Archive for May, 2014

VMware Trademark Guide

May 19th, 2014

Are you a technical writer? Blogger? Presenter? If so, this could be a handy resource for you.  It’s the VMware Trademark Guide.  Probably more important for VMware employees and their partners, with varying or less importance to bloggers.

…intended to provide guidance regarding the VMware brand names that tend to draw the greatest interest

I’ve seen a lot of citations with much justified debate around the spelling, capitalization, and acronymization of VMware products.  I believe this document to be the official source that should clear up any confusion.

The information is laid out in two columns: Brand Name and Approved Short Name/Acronym.

For example, VMware vSphere® Distributed Resource Scheduler™ has an approved short name/acronym of vSphere DRS.  To most people who have been around the products for a while, this may seem obvious.  However, with historical origins of DRS, HA (remember DAS?), FT, and vEverything, it has become commonplace to use and abuse the VMware brand with VMware-unofficial acronyms.  For instance, the guide goes on to say:

Use only approved short names. Most importantly, do not use abbreviations such as VCOPS, VCHS, VCNS, VSOM, ITBM and SRM to signify VMware products or services. Some of the abbreviations are being used informally, but should not be used in public-facing communications.

Wait… no VCOPS? No SRM?  Apparently it’s true (at least for public-facing communications and perhaps that’s the line that has been grossly forgotten and crossed) and I’m just as guilty as the next person for perpetuating wrongness in the vCommunity (Can I say that? To my knowledge, VMware doesn’t own that term on paper and has no jurisdiction).

Anyway, I don’t think the point is that people are going to get hauled off to jail for showing decks reflecting SRM and I’m quite sure this shorthand is still acceptable in social circles (with the added benefit of not being able to verbally screw up camel case).  The idea behind the document first and formost is to recognize each of the VMware registered trademarks and their proper use.  If nothing else, please identify the proper case and spelling of VMware.  If you’re a technical writer with a professional affiliation with VMware, it’s equally important to understand VMware’s requested use of short names and acronyms presumably so that we can maintain some consistency throughout the industry, minimize the confusion, and hopefully not slaughter VMware’s brand.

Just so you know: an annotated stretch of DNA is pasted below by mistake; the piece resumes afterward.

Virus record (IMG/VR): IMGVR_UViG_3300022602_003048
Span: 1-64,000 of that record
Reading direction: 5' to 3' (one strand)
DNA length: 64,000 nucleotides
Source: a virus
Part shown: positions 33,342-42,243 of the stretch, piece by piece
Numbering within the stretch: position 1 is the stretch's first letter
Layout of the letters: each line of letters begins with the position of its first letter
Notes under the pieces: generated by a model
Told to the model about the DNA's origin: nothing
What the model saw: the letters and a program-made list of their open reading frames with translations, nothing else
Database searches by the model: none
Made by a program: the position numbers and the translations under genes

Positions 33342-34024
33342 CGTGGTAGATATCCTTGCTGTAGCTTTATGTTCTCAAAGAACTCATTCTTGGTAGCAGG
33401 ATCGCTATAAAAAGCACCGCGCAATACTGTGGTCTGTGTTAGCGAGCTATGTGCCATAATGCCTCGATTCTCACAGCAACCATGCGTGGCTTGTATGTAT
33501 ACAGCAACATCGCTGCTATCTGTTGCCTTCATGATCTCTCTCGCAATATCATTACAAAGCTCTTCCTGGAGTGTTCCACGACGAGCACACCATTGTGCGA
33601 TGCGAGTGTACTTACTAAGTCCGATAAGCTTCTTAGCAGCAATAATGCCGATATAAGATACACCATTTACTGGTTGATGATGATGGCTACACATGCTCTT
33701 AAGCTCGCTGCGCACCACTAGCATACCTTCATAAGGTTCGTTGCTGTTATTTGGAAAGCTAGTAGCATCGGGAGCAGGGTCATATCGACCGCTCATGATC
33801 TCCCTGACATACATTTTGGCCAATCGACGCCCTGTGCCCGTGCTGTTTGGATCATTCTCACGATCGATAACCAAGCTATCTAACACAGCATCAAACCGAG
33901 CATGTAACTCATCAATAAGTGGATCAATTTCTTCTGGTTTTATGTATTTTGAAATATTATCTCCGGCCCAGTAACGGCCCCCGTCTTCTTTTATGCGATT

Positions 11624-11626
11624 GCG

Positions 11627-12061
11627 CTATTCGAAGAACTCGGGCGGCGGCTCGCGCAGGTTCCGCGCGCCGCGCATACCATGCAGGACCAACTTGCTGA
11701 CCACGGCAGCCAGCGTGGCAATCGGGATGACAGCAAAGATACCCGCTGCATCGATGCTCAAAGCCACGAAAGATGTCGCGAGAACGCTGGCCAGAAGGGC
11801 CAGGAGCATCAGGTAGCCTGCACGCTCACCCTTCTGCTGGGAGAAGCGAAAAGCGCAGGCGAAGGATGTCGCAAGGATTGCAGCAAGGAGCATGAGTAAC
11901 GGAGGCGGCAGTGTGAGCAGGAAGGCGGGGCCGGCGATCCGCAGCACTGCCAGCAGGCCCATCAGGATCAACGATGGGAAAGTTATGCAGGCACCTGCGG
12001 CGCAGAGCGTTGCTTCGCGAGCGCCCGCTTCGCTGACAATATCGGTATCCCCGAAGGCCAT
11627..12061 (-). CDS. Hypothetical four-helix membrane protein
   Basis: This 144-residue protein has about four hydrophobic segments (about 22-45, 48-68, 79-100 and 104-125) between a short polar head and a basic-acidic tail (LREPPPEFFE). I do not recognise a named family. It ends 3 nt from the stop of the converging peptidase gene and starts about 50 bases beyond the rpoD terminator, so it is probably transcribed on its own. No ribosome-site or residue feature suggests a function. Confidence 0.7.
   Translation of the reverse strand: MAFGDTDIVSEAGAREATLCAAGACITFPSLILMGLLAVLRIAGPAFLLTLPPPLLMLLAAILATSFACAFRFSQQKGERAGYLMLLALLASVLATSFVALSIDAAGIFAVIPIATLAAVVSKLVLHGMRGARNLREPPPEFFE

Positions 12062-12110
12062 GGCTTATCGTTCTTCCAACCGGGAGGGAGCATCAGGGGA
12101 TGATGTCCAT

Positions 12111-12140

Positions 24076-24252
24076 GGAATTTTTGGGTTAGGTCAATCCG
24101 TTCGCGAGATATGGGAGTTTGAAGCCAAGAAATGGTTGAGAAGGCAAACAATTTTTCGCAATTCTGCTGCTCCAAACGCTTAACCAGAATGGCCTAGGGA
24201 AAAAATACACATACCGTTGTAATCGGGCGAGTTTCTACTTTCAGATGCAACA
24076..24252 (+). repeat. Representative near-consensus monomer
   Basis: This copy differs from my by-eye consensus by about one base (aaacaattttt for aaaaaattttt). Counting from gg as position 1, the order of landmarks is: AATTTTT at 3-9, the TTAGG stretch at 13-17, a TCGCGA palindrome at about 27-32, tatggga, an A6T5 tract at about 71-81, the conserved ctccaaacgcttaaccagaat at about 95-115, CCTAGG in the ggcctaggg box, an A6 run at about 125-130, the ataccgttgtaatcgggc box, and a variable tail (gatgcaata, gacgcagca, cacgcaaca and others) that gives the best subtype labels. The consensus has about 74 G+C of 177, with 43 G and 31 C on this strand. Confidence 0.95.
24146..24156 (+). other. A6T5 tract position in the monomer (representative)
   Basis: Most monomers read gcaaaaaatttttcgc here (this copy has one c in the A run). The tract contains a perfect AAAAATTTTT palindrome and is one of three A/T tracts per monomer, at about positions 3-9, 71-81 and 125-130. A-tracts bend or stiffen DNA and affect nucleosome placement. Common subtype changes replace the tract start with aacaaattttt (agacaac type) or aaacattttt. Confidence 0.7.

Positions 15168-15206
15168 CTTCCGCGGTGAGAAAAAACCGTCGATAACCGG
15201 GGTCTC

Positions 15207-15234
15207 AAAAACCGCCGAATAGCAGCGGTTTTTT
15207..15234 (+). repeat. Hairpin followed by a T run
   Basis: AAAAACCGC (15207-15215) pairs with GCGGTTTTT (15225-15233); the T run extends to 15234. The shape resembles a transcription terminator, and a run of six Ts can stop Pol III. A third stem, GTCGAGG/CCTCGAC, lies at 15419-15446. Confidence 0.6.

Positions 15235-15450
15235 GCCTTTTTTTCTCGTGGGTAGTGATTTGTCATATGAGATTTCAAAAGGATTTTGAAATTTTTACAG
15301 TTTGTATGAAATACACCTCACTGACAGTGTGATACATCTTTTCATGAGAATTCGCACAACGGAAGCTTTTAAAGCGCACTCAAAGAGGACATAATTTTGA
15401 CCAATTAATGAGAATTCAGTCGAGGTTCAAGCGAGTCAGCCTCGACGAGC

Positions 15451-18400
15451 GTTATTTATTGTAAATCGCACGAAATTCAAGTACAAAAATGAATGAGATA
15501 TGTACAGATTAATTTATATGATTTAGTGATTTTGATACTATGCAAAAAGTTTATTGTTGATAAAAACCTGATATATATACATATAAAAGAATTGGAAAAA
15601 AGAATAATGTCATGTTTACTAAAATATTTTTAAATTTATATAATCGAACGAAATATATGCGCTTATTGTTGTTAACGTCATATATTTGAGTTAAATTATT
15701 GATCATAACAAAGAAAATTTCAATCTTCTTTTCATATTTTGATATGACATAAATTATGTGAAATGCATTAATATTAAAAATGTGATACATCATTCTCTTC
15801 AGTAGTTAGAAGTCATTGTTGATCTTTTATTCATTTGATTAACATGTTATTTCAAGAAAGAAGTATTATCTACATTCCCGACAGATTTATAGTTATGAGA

VMworld 2014 Justification Email

May 14th, 2014

I couldn’t find a 2014 version on the vmworld.com website so I resurrected a 2010 copy I had saved on my network (I’m not claiming to be the original author – I think this came from Troyer or someone in VMware or maybe the vCommunity) and I made a few updates.  I’m sharing the .PDF and .DOC version with friends and readers.  This is a two page request template designed to be sent via email (replace the highlighted sections with your own own name, name drop Duncan name to guarantee attendee assurance).

If you’re a prima donna, you can probably send a tweet sized justification.

If you’re a VCDX, why are you even here.  Why am I here?

See you at VMworld 2014.

http://boche.net/dropbox/vmworld-2014-justification-email.pdf

http://boche.net/dropbox/vmworld-2014-justification-email.doc